RV.Net Open Roads Forum: Search

RV Blog

  |  

RV Sales

  |  

Campgrounds

  |  

RV Parks

  |  

RV Club

  |  

RV Buyers Guide

  |  

Roadside Assistance

  |  

Extended Service Plan

  |  

RV Travel Assistance

  |  

RV Credit Card

  |  

RV Loans

Open Roads Forum Already a member? Login here.   If not, Register Today!  |  Help

Newest  |  Active  |  Popular  |  RVing FAQ Forum Rules  |  Forum Posting Help and Support  |  Contact  



Open Roads Forum  >  Search the Forums

 > Your search for posts made by '4runnerguy' found 95 matches.

Sort by:    Search within results:
Page of 5  
Next
  Subject Author Date Posted Forum
RE: WA 20 or US 2 across the Cascades summer 2020?

It is the time it that the highway closes. watch weather we already had snow.I forgot to say that I'm planning next summers trip. Hopefully the snow will be cleared off the road by July! thanks for the input.
4runnerguy 11/12/19 09:59pm Roads and Routes
WA 20 or US 2 across the Cascades summer 2020?

We've never done either of these roads! Have had them on our list in the past but forest fires caused a change in plans. So if were only going to do one or the other, which would you choose? We'll be travelling west to east. We may plan an extra day or two on whichever one we travel to do some hiking.
4runnerguy 11/12/19 05:59pm Roads and Routes
RE: Has anyone stopped for the night at Avon CO

Thank you 4runnerguy!! That gives me several places to look. We want to go up for Vail Snow days but only for one or two nights. My teen boys want to see the band Modest Mouse who is playing up there for free. Just the cost of lodging - but lodging, of course, can be very expensive during ski season. So if the weather would hold out, we could take our travel trailer up (live just southeast of Denver) Then if the weather gets bad, we don't have the risk of late cancellations etc. I hope it works out - the boys really want to see the band and free is awesome!!Obviously the Gore Creek CG is closed by then. They also gate the BLM sites. Just drove by Gypsum today and they haven't yet, but when the snow flies they do. One thing you're going to have to figure out is what to do with the trailer when you're at the concert. Not really anyplace in Vail to park it while you're at the concert. So I guess you'd go up earlier in the day and drop it somewhere? At least by the time the concerts get going, parking in the Village Parking structure is free (after 3:00 p.m.) Not too much of a walk from there. Another option is River Dance RV Park just west of Gypsum. It is open all year. They have a cancellation policy where you'd lose a night if you don't go, but they're not full this time of year anyway, so just call the night before you want to go and make reservations only when you're sure about the weather. I think they're minimum is $45, but having electricity to plug into is nice. We take a couple of electric heaters to keep warm rather than burning our propane. Taking your skis/snowboards too?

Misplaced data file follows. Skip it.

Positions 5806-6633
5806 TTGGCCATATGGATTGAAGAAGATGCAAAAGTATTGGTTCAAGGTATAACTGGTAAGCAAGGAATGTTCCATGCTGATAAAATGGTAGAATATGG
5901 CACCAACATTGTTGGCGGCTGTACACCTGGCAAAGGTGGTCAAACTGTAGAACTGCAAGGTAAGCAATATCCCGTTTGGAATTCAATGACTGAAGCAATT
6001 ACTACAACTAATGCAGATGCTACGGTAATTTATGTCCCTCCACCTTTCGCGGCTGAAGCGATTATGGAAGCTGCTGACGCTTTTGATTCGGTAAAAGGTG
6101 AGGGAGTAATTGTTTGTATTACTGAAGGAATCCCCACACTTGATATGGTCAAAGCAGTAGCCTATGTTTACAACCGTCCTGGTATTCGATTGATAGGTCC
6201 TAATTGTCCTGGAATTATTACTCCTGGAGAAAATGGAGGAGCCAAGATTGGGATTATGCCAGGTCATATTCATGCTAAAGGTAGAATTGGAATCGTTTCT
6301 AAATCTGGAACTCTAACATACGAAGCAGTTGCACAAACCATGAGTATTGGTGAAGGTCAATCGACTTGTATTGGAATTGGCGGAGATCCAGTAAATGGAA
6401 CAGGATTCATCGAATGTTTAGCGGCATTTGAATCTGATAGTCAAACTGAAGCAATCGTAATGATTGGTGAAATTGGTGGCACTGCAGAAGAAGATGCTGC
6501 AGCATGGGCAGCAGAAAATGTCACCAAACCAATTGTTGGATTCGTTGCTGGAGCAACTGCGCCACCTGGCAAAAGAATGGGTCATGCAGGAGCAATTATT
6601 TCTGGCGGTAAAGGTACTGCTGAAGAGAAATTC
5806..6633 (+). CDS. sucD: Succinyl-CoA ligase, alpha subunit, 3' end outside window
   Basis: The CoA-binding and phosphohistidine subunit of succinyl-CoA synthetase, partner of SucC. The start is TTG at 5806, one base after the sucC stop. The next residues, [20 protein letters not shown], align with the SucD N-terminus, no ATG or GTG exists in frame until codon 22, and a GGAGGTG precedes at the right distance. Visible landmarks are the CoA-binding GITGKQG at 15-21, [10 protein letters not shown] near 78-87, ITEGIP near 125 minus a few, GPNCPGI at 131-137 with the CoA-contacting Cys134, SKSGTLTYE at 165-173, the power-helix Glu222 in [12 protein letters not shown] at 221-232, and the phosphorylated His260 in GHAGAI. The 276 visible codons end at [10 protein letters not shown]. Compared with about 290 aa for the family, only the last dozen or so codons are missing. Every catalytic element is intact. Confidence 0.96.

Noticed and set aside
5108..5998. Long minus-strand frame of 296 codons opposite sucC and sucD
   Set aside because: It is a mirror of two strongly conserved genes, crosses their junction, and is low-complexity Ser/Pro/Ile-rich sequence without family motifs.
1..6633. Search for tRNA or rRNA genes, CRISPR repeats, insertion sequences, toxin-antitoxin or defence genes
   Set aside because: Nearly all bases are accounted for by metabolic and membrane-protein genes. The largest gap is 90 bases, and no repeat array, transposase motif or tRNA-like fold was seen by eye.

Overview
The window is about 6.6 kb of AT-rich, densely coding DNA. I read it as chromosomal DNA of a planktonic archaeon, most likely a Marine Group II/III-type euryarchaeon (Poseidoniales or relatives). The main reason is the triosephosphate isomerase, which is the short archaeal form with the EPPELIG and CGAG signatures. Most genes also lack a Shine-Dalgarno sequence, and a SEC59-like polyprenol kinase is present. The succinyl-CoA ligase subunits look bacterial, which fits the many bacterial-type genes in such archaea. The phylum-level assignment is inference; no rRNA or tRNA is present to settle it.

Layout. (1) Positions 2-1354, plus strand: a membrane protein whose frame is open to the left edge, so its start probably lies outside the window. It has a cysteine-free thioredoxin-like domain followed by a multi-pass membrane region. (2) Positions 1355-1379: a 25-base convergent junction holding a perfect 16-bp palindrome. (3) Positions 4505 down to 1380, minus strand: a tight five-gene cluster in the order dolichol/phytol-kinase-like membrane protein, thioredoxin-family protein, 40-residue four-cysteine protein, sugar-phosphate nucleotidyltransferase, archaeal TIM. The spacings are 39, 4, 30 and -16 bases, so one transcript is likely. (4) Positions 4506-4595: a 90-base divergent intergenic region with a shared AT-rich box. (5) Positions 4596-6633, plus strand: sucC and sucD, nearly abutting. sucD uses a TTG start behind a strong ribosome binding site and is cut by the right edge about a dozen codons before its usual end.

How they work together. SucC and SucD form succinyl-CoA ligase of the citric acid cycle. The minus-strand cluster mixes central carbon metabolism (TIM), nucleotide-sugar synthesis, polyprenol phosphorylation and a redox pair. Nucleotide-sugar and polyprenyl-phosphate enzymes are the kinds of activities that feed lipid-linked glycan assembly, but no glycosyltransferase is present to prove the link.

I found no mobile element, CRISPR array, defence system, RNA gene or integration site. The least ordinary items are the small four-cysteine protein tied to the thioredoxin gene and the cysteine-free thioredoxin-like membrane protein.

4runnerguy 11/12/19 05:52pm RV Parks, Campgrounds and Attractions
RE: Has anyone stopped for the night at Avon CO

Maybe the manager might let you stay, but I wouldn't count on it. Signs all over the parking lot and I've not seen anyone camped there when I've stopped in. A few other options: Gore Creek CG is at the east end of Vail up a canyon right off I-70. NFS CG that takes reservations so you know you'll have a place if you arrive late. Just past Wolcott is a BLM campground called, of all things, Wolcott. I think it's $10 per night. Gets real busy on summer weekends as rafters use it as a base camp to float the Eagle. But might have availability mid-week. No reservations, pit toilets. Right on the river, so a nice setting. Exit at Wolcott (157), north 1/4 mile to the frontage road, left (west) about two miles. CG on right. Another BLM CG is just past Gypsum, also with the clever name of Gypsym. Near the river but not as close as Wolcott. Pit Toilets, no reservations. Exit at Gypsum (140), south to the round-about, first right onto the frontage road, then 1 1/2 miles to the CG on left. There's a Walmart Supercenter in Rifle, about 1 1/2 hours west of Vail. You might have better luck with overnighting there. I just can't remember if there are signs there. FYI: the rest areas at Edwards and at Rifle have free dump stations (in season). They're closed for now until spring. The Rifle rest area might be a better choice than Edwards for a place to park for a little while. Drive around the loop where the bathrooms are then on your way back out there's a area where trucks often pull off and there are picnic tables there. While at the Edwards rest area you'd be parking side by side with the trucks, at Eagle it would be front to back.
4runnerguy 11/11/19 11:19am RV Parks, Campgrounds and Attractions
RE: Ghost Towns